NFTs offer new method to control personal health information
NFTs, or nonfungible tokens, created using blockchain technology, first made a splash in the art world as a platform to buy and sell digital art backed by a digital contract. But could NFT digital contracts be useful in other marketplaces? A global, multidisciplinary team of scholars in ethics, law and informatics led by bioethicists at Baylor College of Medicine wrote one of the first commentaries on how this new emerging technology could be repurposed for the healthcare industry.
In a new publication in the journal Science, the researchers propose that the tool could help patients gain more control over their personal health information. NFT digital contracts could provide an opportunity for patients to specify who can access their personal health information and to track how it is shared.
"Our personal health information is completely outside of our control in terms of what happens to it once it is digitalized into an electronic health record and how it gets commercialized and exchanged from there," said Dr. Kristin Kostick-Quenet, first author of the paper and assistant professor at the Center for Medical Ethics and Health Policy at Baylor. "NFTs could be used to democratize health data and help individuals regain control and participate more in decisions about who can see and use their health information."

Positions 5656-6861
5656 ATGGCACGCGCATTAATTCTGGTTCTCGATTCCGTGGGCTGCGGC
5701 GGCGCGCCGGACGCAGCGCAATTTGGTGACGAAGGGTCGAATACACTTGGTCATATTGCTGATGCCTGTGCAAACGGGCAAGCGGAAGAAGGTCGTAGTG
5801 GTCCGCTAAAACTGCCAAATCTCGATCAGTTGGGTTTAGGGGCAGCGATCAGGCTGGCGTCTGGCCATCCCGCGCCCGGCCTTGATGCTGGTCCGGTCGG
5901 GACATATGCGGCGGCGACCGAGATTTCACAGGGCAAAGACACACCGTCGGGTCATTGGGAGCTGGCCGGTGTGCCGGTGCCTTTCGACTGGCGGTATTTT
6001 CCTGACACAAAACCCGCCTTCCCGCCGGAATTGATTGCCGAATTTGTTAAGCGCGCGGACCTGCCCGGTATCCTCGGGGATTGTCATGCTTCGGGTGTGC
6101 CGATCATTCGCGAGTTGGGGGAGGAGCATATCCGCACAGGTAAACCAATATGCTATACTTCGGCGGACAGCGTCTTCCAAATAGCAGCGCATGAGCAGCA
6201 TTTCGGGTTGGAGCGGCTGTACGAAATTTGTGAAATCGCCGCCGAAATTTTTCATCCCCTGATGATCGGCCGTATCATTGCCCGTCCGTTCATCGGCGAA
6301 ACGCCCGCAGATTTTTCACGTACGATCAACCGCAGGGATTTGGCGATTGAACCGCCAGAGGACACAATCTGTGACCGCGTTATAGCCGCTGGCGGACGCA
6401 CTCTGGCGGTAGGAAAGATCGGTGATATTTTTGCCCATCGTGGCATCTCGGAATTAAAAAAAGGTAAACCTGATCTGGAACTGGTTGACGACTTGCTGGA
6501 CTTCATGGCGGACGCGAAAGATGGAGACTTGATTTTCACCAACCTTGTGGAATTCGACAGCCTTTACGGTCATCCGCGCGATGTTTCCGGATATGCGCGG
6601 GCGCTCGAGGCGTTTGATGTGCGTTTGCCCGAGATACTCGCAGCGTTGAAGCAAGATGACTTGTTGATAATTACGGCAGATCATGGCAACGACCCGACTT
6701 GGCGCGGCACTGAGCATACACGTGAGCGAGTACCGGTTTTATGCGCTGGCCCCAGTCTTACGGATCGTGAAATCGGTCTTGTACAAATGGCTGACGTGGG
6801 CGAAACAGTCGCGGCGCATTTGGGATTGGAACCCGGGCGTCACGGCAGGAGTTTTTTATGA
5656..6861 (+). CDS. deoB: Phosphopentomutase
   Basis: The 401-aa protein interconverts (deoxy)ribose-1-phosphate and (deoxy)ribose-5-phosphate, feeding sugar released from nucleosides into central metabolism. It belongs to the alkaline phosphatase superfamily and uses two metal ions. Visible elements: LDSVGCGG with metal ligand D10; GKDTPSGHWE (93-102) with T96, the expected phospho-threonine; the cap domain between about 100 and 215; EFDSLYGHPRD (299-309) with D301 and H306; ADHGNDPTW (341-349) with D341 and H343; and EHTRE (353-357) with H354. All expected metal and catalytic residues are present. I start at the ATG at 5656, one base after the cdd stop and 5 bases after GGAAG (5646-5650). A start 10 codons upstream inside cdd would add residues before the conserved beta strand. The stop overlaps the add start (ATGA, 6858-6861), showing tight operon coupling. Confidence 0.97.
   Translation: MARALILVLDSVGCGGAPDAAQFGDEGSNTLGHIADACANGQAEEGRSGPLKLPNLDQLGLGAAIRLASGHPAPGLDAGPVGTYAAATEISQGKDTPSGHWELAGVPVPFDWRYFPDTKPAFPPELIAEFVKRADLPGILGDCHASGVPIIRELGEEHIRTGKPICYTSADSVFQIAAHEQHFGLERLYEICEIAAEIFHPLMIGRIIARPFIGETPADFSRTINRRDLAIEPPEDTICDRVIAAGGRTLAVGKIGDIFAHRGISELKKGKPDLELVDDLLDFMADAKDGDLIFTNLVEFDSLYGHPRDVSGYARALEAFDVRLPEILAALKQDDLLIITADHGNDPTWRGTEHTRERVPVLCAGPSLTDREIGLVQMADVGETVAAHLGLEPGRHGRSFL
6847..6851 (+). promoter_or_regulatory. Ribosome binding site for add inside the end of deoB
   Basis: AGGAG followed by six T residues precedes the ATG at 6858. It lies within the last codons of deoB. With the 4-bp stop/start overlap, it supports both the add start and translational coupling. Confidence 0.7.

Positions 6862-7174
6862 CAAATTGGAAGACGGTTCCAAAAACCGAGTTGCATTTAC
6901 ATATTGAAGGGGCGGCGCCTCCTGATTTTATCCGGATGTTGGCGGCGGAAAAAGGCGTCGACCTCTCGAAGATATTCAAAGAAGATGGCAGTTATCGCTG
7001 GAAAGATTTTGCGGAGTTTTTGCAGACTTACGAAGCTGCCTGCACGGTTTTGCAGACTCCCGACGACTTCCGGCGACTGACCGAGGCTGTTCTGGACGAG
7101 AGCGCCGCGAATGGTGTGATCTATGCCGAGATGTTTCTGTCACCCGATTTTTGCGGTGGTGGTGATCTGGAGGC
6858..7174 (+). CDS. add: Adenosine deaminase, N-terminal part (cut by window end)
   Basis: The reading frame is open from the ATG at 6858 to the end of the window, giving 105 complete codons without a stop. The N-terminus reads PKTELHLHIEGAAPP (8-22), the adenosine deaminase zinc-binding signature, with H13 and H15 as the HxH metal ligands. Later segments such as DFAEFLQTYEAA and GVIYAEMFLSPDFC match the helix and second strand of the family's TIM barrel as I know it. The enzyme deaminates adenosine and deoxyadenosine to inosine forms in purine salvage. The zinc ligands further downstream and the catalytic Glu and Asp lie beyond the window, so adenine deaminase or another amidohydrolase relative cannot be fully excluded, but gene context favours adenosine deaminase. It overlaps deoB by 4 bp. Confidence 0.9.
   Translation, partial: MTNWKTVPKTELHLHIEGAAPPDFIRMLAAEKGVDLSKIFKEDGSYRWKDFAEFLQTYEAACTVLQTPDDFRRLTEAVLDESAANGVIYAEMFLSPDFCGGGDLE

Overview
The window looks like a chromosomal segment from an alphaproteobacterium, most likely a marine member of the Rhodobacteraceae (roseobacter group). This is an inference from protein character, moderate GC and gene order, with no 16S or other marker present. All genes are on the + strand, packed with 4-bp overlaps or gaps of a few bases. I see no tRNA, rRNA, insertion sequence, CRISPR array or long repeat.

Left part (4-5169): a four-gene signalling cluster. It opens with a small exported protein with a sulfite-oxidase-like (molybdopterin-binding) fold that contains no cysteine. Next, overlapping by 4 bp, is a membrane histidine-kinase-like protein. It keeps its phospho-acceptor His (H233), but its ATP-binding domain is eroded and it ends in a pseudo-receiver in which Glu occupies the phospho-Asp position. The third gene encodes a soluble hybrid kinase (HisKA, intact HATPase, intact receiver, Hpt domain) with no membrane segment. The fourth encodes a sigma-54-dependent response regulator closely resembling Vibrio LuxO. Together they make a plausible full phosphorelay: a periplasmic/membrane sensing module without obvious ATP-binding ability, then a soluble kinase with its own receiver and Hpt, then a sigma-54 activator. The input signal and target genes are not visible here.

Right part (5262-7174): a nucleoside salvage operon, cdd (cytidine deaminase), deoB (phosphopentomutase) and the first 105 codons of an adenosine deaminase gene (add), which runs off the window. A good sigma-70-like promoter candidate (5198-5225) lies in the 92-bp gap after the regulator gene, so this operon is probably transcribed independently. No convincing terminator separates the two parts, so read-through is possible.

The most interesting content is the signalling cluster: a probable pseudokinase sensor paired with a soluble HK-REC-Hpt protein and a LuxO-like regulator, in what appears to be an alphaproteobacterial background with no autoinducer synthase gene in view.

"In the era of big data, health information is its own currency; it has become commodified and profitable," said Dr. Amy McGuire, senior author of the paper and Leon Jaworski Professor of Biomedical Ethics and director of the Center for Medical Ethics and Health Policy at Baylor. "Using NFTs for health data is the perfect storm between a huge market place that's evolving and the popularity of cryptocurrency, but there are also many ethical, legal and social implications to consider."
The researchers point out that NFTs are still vulnerable to data security flaws, privacy issues, and disputes over intellectual property rights. Further, the complexity of NFTs may prevent the average citizen from capitalizing on their potential. The researchers believe it is important to consider potential benefits and challenges as NFTs emerge as a potential avenue to transform the world of health data.
"Federal regulations already give patients the right to connect an app of their choice to their doctor's electronic health record and download their data in a computable format," said Dr. Kenneth Mandl, co-author of the paper, director of the Computational Health Informatics Program at Boston Children's Hospital and Donald A.B. Lindberg Professor of Pediatrics and Biomedical Informatics at Harvard Medical School. "It's intriguing to contemplate whether NFTs or NFT-like technology could enable intentional sharing of those data under smart contracts in the future."
Dr. Timo Minssen, I. Glenn Cohen, Dr. Urs Gasser and Dr. Isaac Kohane also contributed to this publication.